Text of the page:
This study also provides important clues into what can be done during this developmental period and later developmental periods. Hughes et al6 argue that feeding styles explored in relation to picky eating are largely authoritarian rather than responsive. The authoritarian style is highly directive, lacks warmth, and tends to be punitive without consideration of the child’s individual needs or context. In contrast, the indulgent style is extremely sensitive to the child’s individual needs and context, but it lacks structure and authority. An authoritative feeding style combines attributes from both, having parent structure and guidance while being sensitive to the child’s needs without being punitive. Examining the impact of an authoritative feeding style on food exploration across levels of picky eating is a priority for future research. This is particularly true given the consistent finding in this study and others that children who are higher in picky eating are also higher in emotional lability and lower in emotion regulation. Although it is imperative that humans develop a sophisticated system of discerning which foods are safe and which substances should not be ingested,7 children who are high in emotional lability may also be more sensitive to threatening messages in the environment (eg, social cues of distaste, talk of healthy versus nonhealthy foods). Thus, well-intended guidance may have inadvertant consequences, creating a context that treats foods as potentially hazardous rather than pleasurable.
Findings from Fernandez et al,4 knowledge of fear learning,8 and curiosity about strategies to increase pleasure9 can be used to guide hypotheses about future directions for research and provide some immediate suggestions for parents. According to theories of inhibitory learning, memories of previous fearful events are not erased with new information,8 but rather, new memories that minimize threats compete with older memories to help individuals form new conclusions. In the context of feeding style, we can think of children with elevated picky eating as having thousands of negative memories about food (eg, conflict, unexpected tastes, discomfort). Thus, caregivers can work to create positive memories and experiences around food (eg, cooking, gardening) to help picky eaters expand their preferences. However, in doing so, it is critical that caregivers let go of their need for a child to taste something and instead focus on accumulating pleasant experiences. By minimizing the focus on outcomes (ie, child tries a food) in favor of building a pleasurable memory, children high in pickiness as well as emotional lability may begin to relax in the presence of food without worrying that their parents have an ulterior motive.10 Whether this approach eventually reduces pickiness is worth investigating; in the interim, it provides concrete objectives for parents, may reduce ineffective and resource-intensive feeding strategies, and overall, can ameliorate the shared eating experience.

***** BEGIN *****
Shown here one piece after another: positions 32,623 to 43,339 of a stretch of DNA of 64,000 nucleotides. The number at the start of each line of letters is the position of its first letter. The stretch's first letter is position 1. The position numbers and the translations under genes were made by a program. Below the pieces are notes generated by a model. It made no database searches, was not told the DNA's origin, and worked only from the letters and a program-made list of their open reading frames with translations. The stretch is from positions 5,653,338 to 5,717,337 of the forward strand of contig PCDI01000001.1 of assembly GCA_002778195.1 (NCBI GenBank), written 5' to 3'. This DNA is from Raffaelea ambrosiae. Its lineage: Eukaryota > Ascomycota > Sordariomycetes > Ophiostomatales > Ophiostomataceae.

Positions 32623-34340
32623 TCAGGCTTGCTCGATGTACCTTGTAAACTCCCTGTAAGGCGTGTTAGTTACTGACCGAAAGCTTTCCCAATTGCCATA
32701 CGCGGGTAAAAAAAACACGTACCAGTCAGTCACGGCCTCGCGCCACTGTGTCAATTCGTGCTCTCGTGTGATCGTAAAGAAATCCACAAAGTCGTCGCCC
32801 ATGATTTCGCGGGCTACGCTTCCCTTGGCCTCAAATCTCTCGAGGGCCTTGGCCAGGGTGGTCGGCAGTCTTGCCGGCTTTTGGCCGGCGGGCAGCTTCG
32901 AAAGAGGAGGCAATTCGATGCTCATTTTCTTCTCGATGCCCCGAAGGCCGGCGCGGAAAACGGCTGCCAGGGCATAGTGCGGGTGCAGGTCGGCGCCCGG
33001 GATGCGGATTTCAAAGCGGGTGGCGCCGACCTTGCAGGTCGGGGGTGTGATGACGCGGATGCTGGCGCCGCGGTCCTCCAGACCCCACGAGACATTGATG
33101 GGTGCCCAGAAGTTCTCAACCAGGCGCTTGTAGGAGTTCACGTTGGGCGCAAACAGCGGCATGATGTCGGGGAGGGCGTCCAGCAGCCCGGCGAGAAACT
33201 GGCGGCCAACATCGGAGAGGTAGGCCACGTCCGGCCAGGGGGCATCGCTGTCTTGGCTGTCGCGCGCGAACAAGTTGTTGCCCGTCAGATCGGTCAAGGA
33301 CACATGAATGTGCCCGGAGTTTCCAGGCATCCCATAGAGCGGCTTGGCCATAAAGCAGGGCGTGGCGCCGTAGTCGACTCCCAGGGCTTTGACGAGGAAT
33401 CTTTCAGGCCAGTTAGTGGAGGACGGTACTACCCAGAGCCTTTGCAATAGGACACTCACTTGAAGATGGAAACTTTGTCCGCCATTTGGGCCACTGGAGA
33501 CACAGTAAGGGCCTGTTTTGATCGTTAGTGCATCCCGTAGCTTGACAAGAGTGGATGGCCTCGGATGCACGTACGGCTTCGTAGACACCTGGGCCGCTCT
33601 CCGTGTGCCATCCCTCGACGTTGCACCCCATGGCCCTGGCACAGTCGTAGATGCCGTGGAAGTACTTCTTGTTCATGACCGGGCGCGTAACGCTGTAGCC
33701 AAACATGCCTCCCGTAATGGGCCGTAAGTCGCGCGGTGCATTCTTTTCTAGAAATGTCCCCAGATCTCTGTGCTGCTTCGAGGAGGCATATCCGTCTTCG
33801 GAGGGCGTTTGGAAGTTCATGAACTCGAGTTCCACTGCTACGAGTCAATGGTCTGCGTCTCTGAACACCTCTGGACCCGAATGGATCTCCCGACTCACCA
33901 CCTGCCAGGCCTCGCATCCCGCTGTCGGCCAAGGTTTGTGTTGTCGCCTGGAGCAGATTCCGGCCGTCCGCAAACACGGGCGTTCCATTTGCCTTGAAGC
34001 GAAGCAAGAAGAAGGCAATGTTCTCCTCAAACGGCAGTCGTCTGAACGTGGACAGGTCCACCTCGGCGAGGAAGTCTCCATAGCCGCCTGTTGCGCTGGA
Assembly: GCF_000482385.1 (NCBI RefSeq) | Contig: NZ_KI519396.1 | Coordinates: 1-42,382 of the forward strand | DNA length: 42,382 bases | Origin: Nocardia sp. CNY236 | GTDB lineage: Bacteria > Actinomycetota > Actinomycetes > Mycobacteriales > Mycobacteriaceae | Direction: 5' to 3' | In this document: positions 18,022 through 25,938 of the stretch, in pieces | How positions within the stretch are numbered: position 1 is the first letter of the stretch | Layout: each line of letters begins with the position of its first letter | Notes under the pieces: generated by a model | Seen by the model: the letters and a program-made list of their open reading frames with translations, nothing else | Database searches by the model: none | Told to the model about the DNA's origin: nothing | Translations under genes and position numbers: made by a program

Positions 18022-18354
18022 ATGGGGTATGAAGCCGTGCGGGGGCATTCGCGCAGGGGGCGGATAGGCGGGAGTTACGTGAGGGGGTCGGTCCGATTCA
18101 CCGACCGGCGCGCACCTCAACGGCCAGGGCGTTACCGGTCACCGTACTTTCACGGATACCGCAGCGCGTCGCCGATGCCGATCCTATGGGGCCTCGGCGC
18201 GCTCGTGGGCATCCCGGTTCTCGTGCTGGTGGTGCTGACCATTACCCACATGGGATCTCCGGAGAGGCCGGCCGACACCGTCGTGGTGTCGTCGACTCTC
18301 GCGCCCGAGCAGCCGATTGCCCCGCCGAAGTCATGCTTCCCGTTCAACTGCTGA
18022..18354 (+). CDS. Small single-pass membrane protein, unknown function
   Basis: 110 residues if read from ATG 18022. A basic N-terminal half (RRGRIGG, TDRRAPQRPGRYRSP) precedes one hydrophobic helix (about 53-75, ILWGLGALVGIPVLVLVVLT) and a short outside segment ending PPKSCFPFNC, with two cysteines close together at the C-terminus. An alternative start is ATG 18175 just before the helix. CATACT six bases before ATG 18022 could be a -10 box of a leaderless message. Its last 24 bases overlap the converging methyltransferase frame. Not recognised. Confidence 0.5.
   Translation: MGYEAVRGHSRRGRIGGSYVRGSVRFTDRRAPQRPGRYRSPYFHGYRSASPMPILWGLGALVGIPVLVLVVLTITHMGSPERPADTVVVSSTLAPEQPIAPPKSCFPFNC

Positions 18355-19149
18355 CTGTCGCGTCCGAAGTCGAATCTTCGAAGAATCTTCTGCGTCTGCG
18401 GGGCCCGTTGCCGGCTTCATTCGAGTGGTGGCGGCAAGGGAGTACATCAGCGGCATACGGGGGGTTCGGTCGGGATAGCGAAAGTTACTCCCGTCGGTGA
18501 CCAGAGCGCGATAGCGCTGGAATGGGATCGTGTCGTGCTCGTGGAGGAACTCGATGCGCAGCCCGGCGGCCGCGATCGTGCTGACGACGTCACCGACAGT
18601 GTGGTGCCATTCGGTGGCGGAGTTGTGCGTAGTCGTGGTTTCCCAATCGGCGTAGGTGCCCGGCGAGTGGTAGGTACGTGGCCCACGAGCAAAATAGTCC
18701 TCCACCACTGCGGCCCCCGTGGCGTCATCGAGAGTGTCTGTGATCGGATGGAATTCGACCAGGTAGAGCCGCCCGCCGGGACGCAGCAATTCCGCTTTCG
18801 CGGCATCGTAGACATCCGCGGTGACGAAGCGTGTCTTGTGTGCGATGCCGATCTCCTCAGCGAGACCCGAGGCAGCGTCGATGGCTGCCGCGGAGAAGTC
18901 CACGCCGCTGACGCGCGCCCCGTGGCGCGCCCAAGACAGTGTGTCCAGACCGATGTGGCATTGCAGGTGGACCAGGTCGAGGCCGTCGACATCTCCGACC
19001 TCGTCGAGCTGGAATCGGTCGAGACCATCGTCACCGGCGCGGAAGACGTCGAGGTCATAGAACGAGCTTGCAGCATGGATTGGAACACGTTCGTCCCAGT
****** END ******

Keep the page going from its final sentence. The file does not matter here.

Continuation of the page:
Opinions expressed in these commentaries are those of the authors and not necessarily those of the American Academy of Pediatrics or its Committees.
FUNDING: Dr Zucker received funding from the National Science Foundation and National Institute of Mental Health (grant R01-MH-122370). Dr Hughes received no external funding. Funded by the National Institutes of Health (NIH).
COMPANION PAPER: A companion to this article can be found online at www.pediatrics.org/cgi/doi/10.1542/peds.2019-2018.
POTENTIAL CONFLICTS OF INTEREST: The authors have indicated they have no potential conflicts of interest to disclose.
FINANCIAL DISCLOSURE: The authors have indicated they have no financial relationships relevant to this article to disclose.